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About The Alliance herald. (Alliance, Box Butte County, Neb.) 1902-1922 | View Entire Issue (April 8, 1909)
H. L. Bushnell's Store
We have the Goods,
Prices are Right
and our Customers are Pleased
Bargains in Real Estate
We now have a $2,500 Clothing Stock which we can
exchange for land
Hardware, Saddlery and
c Just getting in two cars of ail the latest
J improved John Deere Implements
Livery JtiMJLi Funerals
and ?eed4k4iMEM tended
Jllwo i AnTMHHara HaarcP
Imported and Home-Bred
We Have Two-year-old Colts Weighing Over 1800 Pounds
Call and Inspect Them
Headquarters at PALACE LIVERY BARN
SMITH dc WILSON, Props
Palace Livery Barn'
H. T. COTJRSKY, Prop.
(Successor to C. C. Smith)
ONE itl OK west or Good turnouts, strict attention to bur business,
tub Si .HiNDKN and courteous treatment to all has won for us the
iifll.n . iiono excellent patronage we enjov. Try us.
- ', - r
HEMINGFORD, BOX BUTfE COUNH, NEIL, Al'RIL 8, 1 909.
Let. Cnrey Is under the weather this
Mrs. Mlddlekaut went to Alliance
Wm. Curry is building an addition to
Joo Plaunsky was taken qui to sick
Ira Bushuell came back from Craw
S. Wright started to plow for Mr.
Wlltsoy last week.
Dent Piper was on the sick list a
couple of days last week.
Hilly Mounts camo up from Alliance
on his motor cycle Sunday.
Mrs. Frank Harney is working for
II. L. Bushnell's at present.
Frank Harney went to Omaha with a
car load of cattle last week.
Mr. and Mrs. Jake Wlnten went to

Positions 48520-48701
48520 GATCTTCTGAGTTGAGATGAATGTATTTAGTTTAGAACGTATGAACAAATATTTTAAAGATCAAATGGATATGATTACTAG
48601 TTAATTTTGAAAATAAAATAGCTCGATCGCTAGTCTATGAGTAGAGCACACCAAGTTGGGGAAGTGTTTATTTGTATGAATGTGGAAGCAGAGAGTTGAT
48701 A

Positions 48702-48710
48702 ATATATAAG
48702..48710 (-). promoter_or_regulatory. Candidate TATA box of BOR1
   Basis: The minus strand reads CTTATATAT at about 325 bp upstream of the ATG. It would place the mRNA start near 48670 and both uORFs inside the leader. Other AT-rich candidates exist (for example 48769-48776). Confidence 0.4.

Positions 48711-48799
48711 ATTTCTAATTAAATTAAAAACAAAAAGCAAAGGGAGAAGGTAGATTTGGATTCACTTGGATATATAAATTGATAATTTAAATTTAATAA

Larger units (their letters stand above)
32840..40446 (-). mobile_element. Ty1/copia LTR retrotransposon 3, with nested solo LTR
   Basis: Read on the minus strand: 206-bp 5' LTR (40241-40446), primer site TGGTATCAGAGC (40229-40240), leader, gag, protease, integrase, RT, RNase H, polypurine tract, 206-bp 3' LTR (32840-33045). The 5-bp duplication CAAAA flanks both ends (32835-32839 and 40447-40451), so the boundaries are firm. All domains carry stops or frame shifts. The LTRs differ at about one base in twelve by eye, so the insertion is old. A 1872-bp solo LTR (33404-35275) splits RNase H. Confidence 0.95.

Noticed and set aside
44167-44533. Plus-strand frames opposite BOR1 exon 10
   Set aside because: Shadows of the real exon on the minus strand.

visit with her folks Saturday.
Boon & Itice shipped the cattlo they
bought of Geo. Taylor Friday.
It. E. Johnson, as wo hear, has
bought Mrs. Sherwood's place.
Miss Tennet, a saleslady, is here for
a short stay, She sells pianos.
Mrs, Mosher went to Creighton, Neb.
to visit with her folks last week.
Oru Phillips, the county superintend
ent, came up from Alliance Tuesday.
Mr. Farrlngton stepped on 43 today
but we failed to hear where he had
Etta and Bertha Carter returned
from a visit with their sister at Bayard
There was a large crowd out to the
services at the Catholic church last
Joe Kuhn got his leg hurt quite bad
ly Thursday while working on the tele
Prudence Parrott from near Alliance
was in Hemingford doing some shop
Omar Scrlbner is drilling a well on
the Graham place here in town trying
a gasoline engine.
Madaline Carey came up from A1-'
llance Saturday to see her sister, Let.
She returned Sunday.
Bertha Iturlelgh went to Alliance
Friday for a short visit with Mrs, Bert
uiir, ruiuruiu aukuijutiy. s
uoy jicancy came up irom council
Bluffs Friday for a summer stay with
his sister, Mrs. Fred Neeland.
Elmer Rowland returned from his
visit in Iowa last week and is going to
work for Harry Pierce this summer. 1
The Modern Woodmen are going to
give a dance at Green's hall April 10th.
Everybody come and bring your lady.
Mrs. Dr. Eikner went to Alliance
Thursday to meet the doctor who had
been east visiting for a couple of weeks.
Ina Green dnd Victoria Kohrman
came up from Alliance Saturday for a